Workplace pension transfer
It is usually possible to transfer a workplace pension to another provider, but there are a few things you should consider before you switch.
Please remember, SIPPs are aimed at people happy to make their own investment decisions. Investment value can go up or down and you could get back less than you invest. You can normally only access the money from age 55 (57 from 2028). We recommend seeking advice from a suitably qualified financial advisor before making any decisions. Pension and tax rules depend on your circumstances and may change in future.
What is a workplace pension?
A workplace pension is a pension which is set up by your employer. Employers are required to auto-enrol employees into workplace pension schemes. Your contributions are deducted from your wages. Typically, your employer will also make contributions.
Can I transfer my workplace pension?
In most cases, you can transfer your workplace pension.
Most workplace pensions are defined contribution (DC) pensions. With a DC pension, you build up a pot of money through your contributions, tax relief and employer contributions. You can transfer this money into a different pension scheme.
Some defined benefit (DB) public sector workplace pensions are not transferable. If you are a teacher, NHS worker, civil servant or emergency service worker, you may have an ‘unfunded’ public sector pension. ‘Unfunded’ pensions cannot be transferred as they are paid for by taxation.
Other types of DB pension are transferable. However, DB, or final salary, pensions pay out a guaranteed income for life, so you should think carefully before transferring.
Legally, you are required to take financial advice before you can transfer a defined benefit pension worth over £30,000.
Where can I transfer my workplace pension?
You may be able to transfer your workplace pension into:
- A self-invested personal pension (such as the ii SIPP)
- A personal pension or a stakeholder pension
- Your new workplace pension
If you have moved jobs, most workplace pension schemes allow you to transfer your old pension into your new scheme.
What should I consider before transferring my workplace pension?
You might choose to transfer an old workplace pension into your new workplace scheme or personal pension. Merging your pensions could make managing your retirement finances easier.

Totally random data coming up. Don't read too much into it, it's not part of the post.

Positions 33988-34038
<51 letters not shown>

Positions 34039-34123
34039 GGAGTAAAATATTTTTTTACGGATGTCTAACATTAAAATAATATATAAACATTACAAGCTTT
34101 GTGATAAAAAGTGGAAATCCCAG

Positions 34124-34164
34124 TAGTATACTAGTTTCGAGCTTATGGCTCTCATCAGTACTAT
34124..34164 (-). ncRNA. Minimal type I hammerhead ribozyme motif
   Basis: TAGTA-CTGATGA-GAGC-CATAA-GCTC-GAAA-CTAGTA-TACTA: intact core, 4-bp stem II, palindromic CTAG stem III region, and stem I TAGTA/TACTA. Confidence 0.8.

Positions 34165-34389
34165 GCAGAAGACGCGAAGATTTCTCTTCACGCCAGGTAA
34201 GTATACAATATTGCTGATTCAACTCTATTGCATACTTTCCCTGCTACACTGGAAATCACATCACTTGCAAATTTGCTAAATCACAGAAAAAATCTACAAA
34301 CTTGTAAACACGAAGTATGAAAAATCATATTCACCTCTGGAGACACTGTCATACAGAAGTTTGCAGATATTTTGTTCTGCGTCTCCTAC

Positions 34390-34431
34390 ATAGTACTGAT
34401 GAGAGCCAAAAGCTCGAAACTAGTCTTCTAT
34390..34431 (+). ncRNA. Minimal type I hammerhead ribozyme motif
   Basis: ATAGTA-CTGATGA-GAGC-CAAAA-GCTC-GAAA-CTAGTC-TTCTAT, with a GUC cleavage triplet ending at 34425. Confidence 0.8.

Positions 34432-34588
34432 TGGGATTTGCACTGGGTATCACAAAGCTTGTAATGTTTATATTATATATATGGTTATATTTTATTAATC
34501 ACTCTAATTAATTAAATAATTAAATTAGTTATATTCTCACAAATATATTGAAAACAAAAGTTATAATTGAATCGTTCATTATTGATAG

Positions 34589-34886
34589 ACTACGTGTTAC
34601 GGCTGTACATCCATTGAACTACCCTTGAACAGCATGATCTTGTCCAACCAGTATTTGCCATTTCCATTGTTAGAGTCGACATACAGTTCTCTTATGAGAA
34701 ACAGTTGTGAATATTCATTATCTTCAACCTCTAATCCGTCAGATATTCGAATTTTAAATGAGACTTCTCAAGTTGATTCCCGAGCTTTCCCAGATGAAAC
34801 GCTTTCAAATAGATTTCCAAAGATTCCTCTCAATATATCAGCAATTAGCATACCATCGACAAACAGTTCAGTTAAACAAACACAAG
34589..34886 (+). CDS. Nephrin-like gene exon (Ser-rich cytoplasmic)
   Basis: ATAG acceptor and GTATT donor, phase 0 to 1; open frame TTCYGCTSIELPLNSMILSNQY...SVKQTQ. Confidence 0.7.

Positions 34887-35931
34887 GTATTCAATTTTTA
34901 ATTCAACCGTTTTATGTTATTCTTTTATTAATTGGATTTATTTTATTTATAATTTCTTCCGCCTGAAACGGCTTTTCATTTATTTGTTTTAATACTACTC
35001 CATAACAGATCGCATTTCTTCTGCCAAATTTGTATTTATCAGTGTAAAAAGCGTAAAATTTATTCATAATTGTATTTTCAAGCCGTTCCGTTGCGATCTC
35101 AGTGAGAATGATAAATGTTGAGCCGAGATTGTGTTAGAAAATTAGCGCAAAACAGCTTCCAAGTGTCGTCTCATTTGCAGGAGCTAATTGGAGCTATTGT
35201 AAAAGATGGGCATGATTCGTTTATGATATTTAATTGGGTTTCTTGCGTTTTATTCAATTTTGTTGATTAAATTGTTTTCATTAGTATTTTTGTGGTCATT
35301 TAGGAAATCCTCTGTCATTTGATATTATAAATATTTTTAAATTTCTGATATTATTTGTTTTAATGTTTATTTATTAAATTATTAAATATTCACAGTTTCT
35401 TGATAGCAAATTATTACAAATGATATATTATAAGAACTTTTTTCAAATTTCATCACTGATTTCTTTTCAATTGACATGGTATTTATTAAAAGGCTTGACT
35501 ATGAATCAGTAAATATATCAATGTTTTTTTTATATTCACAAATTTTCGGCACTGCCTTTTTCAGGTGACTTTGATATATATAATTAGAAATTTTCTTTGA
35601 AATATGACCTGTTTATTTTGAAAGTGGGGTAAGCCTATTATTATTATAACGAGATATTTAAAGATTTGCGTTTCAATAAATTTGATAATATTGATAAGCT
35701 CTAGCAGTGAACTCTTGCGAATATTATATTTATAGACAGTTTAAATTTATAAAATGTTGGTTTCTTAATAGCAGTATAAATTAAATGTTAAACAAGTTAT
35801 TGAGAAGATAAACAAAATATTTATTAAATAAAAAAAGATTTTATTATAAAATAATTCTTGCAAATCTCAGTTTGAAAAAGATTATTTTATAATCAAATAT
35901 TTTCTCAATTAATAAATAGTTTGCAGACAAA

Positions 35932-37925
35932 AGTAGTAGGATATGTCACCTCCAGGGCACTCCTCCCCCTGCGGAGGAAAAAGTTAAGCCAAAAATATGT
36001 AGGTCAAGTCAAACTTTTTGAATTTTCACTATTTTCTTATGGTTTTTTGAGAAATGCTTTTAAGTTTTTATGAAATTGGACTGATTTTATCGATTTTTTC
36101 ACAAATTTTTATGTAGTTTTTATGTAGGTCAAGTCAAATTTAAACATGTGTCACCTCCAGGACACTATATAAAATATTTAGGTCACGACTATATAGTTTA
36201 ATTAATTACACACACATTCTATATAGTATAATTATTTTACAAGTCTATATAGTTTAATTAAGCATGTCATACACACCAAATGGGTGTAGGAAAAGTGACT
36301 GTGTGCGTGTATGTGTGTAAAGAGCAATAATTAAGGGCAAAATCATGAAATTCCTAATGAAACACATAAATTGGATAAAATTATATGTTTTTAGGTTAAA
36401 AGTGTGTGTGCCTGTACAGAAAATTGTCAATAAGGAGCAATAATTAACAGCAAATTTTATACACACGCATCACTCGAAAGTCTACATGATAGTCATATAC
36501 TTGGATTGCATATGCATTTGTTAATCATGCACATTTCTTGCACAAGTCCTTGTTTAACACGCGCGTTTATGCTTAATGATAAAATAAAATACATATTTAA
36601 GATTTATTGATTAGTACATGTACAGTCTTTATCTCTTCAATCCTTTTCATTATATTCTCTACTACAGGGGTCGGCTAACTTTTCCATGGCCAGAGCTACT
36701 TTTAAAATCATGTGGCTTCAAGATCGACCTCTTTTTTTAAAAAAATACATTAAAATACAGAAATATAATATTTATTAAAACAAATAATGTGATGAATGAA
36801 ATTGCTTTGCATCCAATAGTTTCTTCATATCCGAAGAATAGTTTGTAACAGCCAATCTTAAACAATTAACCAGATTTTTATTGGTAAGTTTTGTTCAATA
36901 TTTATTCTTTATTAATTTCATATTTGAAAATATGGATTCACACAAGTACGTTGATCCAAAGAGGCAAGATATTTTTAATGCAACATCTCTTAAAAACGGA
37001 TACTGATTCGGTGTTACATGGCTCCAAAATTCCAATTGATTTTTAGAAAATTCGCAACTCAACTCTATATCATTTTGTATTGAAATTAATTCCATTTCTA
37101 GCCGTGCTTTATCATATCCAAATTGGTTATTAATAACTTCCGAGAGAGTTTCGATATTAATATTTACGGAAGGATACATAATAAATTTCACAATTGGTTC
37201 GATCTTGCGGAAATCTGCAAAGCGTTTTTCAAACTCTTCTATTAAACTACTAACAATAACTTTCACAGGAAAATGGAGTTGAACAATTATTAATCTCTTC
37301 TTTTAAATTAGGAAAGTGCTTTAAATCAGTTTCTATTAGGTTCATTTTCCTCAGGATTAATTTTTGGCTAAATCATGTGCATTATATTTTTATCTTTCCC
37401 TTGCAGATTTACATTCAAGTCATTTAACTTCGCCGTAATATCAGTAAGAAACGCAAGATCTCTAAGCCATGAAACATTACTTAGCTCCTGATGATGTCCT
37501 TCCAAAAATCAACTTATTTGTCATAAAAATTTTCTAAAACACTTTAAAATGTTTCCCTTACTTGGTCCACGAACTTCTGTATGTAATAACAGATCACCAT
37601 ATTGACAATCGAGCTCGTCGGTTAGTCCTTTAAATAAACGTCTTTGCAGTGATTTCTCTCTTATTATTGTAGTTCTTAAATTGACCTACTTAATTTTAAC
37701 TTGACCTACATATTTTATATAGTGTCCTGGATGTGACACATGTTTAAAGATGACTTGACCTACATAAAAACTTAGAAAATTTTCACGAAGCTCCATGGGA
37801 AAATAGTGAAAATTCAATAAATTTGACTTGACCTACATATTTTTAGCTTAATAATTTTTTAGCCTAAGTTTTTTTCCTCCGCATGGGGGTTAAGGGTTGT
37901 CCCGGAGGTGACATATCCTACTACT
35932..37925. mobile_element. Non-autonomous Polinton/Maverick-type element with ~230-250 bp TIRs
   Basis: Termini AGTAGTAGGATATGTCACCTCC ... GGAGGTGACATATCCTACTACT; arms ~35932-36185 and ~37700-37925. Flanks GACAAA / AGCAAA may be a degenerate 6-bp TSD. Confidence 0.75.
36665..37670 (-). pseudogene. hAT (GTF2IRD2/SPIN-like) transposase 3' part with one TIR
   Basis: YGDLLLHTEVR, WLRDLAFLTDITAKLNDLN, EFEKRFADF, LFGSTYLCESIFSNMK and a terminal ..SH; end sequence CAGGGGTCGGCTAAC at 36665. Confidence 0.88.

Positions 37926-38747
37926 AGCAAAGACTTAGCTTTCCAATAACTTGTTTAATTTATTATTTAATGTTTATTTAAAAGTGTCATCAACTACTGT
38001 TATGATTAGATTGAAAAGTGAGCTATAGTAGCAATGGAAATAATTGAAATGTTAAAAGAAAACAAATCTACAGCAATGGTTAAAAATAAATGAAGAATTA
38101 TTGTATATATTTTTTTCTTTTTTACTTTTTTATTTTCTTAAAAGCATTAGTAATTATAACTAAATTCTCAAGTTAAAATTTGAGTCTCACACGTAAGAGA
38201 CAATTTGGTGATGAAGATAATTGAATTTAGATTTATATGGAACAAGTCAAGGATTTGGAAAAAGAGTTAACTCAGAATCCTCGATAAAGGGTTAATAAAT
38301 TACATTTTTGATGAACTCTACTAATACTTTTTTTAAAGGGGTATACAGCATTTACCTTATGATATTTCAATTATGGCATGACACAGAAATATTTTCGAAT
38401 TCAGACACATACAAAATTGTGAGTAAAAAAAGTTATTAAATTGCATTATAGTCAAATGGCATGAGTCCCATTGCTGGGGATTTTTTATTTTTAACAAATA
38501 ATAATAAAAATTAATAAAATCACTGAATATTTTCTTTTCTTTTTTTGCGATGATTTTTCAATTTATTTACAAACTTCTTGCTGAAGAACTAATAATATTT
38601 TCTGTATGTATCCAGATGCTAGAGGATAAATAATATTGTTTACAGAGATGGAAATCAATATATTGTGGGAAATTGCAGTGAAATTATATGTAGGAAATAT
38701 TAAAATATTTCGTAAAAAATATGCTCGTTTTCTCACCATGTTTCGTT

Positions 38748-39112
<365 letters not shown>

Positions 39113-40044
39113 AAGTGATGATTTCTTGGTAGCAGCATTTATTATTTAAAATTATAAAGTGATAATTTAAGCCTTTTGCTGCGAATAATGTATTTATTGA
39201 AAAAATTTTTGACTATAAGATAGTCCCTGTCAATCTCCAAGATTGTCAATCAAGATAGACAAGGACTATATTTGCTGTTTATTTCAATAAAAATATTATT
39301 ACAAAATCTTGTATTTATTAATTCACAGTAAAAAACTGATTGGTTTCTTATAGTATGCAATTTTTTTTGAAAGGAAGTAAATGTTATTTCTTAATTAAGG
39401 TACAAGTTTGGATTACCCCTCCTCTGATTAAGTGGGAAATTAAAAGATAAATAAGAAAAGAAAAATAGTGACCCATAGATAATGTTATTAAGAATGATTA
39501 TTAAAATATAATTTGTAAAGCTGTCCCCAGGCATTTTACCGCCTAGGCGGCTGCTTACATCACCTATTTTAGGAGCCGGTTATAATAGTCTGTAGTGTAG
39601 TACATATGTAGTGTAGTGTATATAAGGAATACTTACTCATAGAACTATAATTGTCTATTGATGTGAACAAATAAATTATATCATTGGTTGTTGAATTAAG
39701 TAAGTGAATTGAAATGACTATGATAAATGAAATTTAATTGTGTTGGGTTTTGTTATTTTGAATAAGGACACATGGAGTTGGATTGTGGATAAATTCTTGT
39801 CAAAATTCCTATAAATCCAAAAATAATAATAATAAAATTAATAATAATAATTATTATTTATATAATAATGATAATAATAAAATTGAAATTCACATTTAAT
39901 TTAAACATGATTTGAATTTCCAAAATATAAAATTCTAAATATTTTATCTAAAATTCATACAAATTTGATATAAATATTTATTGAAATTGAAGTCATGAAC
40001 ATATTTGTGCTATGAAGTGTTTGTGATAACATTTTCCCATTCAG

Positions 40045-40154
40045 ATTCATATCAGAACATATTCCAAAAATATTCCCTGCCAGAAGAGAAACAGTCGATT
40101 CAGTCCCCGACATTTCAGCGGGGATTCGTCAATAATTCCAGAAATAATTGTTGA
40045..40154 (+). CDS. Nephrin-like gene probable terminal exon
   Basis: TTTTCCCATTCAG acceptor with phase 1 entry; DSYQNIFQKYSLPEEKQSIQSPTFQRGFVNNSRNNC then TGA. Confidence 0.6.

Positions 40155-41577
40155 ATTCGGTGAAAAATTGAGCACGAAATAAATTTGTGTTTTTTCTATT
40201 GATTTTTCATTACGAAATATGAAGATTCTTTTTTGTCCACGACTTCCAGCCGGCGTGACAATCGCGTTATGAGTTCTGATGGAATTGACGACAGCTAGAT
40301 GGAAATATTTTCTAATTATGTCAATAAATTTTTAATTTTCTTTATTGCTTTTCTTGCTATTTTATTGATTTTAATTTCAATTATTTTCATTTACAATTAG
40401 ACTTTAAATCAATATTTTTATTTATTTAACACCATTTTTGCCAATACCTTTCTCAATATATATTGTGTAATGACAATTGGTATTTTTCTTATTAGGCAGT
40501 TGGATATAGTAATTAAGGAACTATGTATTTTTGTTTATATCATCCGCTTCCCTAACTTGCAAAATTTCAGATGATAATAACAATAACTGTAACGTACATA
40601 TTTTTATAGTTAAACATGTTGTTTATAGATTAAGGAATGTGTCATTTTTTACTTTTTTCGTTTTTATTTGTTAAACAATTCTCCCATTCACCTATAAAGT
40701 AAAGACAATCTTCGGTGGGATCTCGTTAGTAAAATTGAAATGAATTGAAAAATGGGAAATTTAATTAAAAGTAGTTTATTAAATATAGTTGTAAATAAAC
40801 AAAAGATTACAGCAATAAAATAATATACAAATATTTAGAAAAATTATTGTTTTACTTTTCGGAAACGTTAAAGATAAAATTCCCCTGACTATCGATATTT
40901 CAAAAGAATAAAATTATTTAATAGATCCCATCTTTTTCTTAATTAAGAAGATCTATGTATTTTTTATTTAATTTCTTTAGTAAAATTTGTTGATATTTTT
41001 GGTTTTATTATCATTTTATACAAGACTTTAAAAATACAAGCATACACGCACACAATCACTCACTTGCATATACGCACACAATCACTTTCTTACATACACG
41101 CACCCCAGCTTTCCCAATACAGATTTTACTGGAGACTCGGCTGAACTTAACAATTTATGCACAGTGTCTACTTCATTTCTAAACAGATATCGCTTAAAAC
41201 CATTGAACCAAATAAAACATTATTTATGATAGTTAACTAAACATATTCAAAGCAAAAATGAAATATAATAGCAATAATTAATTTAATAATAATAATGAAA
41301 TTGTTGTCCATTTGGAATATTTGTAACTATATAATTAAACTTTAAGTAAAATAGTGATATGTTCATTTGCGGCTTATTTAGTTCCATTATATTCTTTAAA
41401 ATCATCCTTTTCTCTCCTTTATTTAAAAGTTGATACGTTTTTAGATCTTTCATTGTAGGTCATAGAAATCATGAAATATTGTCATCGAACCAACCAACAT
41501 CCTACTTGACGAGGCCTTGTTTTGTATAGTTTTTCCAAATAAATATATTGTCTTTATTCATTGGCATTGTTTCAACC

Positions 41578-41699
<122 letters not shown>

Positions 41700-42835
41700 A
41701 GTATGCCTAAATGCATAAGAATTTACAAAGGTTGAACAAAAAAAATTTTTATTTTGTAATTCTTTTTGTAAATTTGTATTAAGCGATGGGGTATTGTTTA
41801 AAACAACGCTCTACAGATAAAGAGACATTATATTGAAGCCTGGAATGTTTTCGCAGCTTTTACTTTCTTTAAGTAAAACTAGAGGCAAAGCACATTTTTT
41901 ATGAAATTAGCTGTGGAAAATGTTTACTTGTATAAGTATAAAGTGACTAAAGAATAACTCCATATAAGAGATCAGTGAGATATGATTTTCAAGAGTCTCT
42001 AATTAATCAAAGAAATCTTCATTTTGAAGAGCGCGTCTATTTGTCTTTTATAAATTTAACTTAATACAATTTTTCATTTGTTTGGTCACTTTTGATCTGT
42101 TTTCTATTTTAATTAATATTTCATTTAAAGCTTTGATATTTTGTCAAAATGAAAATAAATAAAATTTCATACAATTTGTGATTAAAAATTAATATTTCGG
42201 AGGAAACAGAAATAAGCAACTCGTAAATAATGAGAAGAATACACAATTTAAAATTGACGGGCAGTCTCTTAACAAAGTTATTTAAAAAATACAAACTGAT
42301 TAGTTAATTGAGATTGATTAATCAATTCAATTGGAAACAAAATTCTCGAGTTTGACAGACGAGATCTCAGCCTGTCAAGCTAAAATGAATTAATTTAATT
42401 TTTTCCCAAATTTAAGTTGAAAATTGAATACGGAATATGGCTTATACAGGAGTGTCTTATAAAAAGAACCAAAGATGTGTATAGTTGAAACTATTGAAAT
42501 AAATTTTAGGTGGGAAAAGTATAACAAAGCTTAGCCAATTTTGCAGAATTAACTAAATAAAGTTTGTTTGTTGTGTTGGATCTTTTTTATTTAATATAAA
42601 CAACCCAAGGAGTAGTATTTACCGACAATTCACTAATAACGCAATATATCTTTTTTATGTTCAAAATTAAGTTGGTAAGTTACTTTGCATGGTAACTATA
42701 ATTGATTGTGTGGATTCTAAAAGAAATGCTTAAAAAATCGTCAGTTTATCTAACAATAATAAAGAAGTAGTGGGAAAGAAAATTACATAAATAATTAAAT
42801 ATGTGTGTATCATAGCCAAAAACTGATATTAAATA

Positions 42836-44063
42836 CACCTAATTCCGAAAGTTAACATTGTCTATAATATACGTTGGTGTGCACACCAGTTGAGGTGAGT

Before you transfer, think about the following points:
- Charges and fees
Consider whether or not you will save money in fees by transferring. Check the fees associated with your current pension vs the scheme you are considering.
Some schemes charge large exit penalties. Even if your provider does, transferring may be worthwhile in the long run if you switch to a provider with lower charges.
- Safeguarded benefits
If your pension has safeguarded benefits, you will probably lose them by transferring. Examples of benefits include guaranteed annuity rates, the option to retire early or being able to take more than 25% of your pension as tax-free cash.
- Before transferring out of your current workplace pension, check if your employer will contribute to your new scheme. If they won’t, you will lose a valuable source of retirement income.
Can I transfer my workplace pension to the ii SIPP?
You can transfer your pension to the ii SIPP (self-invested personal pension). Check if your employer will contribute to a SIPP if you are transferring from your current workplace pension. Many employers are willing to, and we allow employer contributions.
Why choose ii?
- We do not charge transfer or exit fees
- Choose from over 40,000 domestic and global investment options
- Flexible options for taking your retirement income
- Combine old pensions for simpler retirement planning
Transferring a pension to ii
You can transfer a pension to our SIPP in three simple steps.
You will need: your National Insurance number and details of the pension(s) you want to transfer.
Get more from an ii SIPP
We don’t believe in charging a percentage fee that goes up as your investments grow.
Our award winning SIPP gives you fixed, transparent pricing, with no percentage-based fees. So you can watch your portfolio grow while your costs stay the same.
Open a SIPP and pay no SIPP fee for six months. Following the offer period, the ii SIPP fee is only £10 a month. Terms apply
The ii SIPP is aimed at clients who have sufficient knowledge and experience of investing to make their own investment decisions and want to actively manage their investments. A SIPP is not suitable for every investor. Other types of pensions may be more appropriate. The value of investments made within a SIPP can fall as well as rise and you may end up with a fund at retirement that’s worth less than you invested. You can normally only access the money from age 55 (age 57 from 2028). Prior to making any decision about the suitability of a SIPP, or transferring any existing pension plan(s) into a SIPP we recommend that you seek the advice of a suitably qualified financial adviser. Please note the tax treatment of these products depends on the individual circumstances of each customer and may be subject to change in future.